MESQUITE, Nev. - Federal land managers say "escalating tensions" led them to release all 400 or so head of cattle rounded up on public land in southern Nevada from a rancher who has refused to recognize their authority.
The rancher at the center of the dispute said it was "the citizens of America" that brought the standoff to an end.
Bureau of Land Management Chief Neil Kornze announced an abrupt halt to the weeklong roundup just hours before the release.
"Based on information about conditions on the ground and in consultation with law enforcement, we have made a decision to conclude the cattle gather because of our serious concerns about the safety of employees and members of the public," Kornze said in a statement.
Hundreds of states' rights protesters, including militia members, showed up at corrals outside Mesquite to demand the animals' return to rancher Cliven Bundy. Some protesters were armed with handguns and rifles at the corrals and at an earlier nearby rally.
Bundy told CBS affiliate KLAS in Nevada that it was his protests and his supporters that concluded the standoff.
"There is no deal here. The citizens of America and Clark County went and took their cattle. There was no negotiations. They took these cattle," Bundy said.
Prior to the meeting that resolved the issue between the two sides, hundreds of protesters, some armed, tried storming the BLM's cattle gate, but weren't successful. The crowd was urged to wait 30 minutes and give both sides a chance to talk.
Las Vegas Police Lt. Dan Zehnder said the showdown was resolved with no injuries and no violence. Clark County Sheriff Doug Gillespie was able to negotiate a resolution after talking with Bundy, he said.
The fight between Bundy and the Bureau of Land Management widened into a debate about states' rights and federal land-use policy. The dispute that ultimately triggered the roundup dates to 1993, when the bureau cited concern for the federally protected tortoise in the region. The bureau revoked Bundy's grazing rights after he stopped paying grazing fees and disregarded federal court orders to remove his animals.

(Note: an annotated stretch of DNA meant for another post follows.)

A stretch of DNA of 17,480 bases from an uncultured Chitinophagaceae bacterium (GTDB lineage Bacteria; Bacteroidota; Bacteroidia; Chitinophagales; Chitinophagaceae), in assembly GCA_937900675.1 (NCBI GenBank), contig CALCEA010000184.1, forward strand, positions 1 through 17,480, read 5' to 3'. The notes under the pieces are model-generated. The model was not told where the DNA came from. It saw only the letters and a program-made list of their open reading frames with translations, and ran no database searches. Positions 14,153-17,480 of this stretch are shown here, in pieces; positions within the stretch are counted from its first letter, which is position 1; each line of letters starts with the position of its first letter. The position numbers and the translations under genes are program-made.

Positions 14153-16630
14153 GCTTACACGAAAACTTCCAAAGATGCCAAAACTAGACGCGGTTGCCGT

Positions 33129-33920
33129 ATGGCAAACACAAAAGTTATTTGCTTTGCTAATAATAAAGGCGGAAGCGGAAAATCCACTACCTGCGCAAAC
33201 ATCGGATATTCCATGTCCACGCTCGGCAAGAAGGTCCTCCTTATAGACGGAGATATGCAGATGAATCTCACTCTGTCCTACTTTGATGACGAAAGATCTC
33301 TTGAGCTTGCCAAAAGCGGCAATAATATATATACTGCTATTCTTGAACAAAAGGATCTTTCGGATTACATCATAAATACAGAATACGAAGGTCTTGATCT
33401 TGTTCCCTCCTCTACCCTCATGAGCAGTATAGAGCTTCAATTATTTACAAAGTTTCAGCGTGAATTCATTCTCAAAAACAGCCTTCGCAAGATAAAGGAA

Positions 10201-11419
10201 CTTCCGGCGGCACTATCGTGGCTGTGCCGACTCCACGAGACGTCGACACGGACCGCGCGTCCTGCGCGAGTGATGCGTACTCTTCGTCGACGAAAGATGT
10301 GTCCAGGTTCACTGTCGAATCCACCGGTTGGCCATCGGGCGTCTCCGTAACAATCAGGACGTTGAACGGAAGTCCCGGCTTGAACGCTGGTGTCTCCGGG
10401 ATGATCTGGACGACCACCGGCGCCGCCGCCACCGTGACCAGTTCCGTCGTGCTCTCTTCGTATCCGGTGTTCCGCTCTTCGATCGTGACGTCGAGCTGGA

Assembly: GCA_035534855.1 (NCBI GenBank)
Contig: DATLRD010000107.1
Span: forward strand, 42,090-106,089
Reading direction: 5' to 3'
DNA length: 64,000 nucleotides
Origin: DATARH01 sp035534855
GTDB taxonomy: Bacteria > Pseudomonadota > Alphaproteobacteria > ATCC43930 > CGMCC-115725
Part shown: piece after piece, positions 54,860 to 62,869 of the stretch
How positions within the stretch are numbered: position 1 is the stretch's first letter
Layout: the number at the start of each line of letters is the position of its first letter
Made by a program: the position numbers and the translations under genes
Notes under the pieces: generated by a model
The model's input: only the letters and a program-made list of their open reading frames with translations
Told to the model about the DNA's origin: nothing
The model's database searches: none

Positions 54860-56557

Kornze's announcement came after Bundy repeatedly promised to "do whatever it takes" to protect his property and after a string of raucous confrontations between his family members and supporters and federal agents during the weeklong operation.
Republican Nevada Gov. Brian Sandoval issued a statement praising the agency for its willingness to listen to the state's concerns. He earlier criticized the agency for creating "an atmosphere of intimidation" and trying to confine protesters to a fenced-in "First Amendment area" well away from the sprawling roundup area.
"The safety of all individuals involved in this matter has been my highest priority," Sandoval said. "Given the circumstances, today's outcome is the best we could have hoped for."
Nevada's congressional delegation urged the protesters to be calm and to leave the area.
"The dispute is over, the BLM is leaving, but emotions and tensions are still near the boiling point, and we desperately need a peaceful conclusion to this conflict," U.S. Sen. Dean Heller, R-Nev., said in a statement. "I urge all the people involved to please return to your homes and allow the BLM officers to collect their equipment and depart without interference."
The 400 cows gathered during the roundup were short of the BLM's goal of 900 cows that it says have been trespassing on U.S. land without required grazing permits for over 20 years.
Bundy, 67, doesn't recognize federal authority on land he insists belongs to Nevada. His Mormon family has operated a ranch since the 1870s near the small town of Bunkerville and the Utah and Arizona lines.
"Good morning America, good morning world, isn't it a beautiful day in Bunkerville?" Bundy told a cheering crowd after his cattle were released, according to the Las Vegas Review-Journal.
The crowd protesting Saturday recited the pledge of allegiance, and many offered prayers. Others waved placards reading, "This land is your land," and "We teach our children not to bully. How do we teach our government not to be big bullies?" according to the newspaper.
It's the latest skirmish since the 1980s when the Sagebrush Rebellion challenged federal ownership of Nevada rangeland ranchers said was rightfully theirs.
A federal judge in Las Vegas first ordered Bundy to remove his trespassing cattle in 1998. The bureau was implementing two federal court orders last year to remove Bundy's cattle after making repeated efforts to resolve the matter outside court, Kornze said, adding the rancher has not paid grazing fees in 20 years.
"This is a matter of fairness and equity, and we remain disappointed that Cliven Bundy continues to not comply with the same laws that 16,000 public-lands ranchers do every year," Kornze said. "After 20 years and multiple court orders to remove the trespass cattle, Mr. Bundy owes the American taxpayers in excess of $1 million. The BLM will continue to work to resolve the matter administratively and judicially."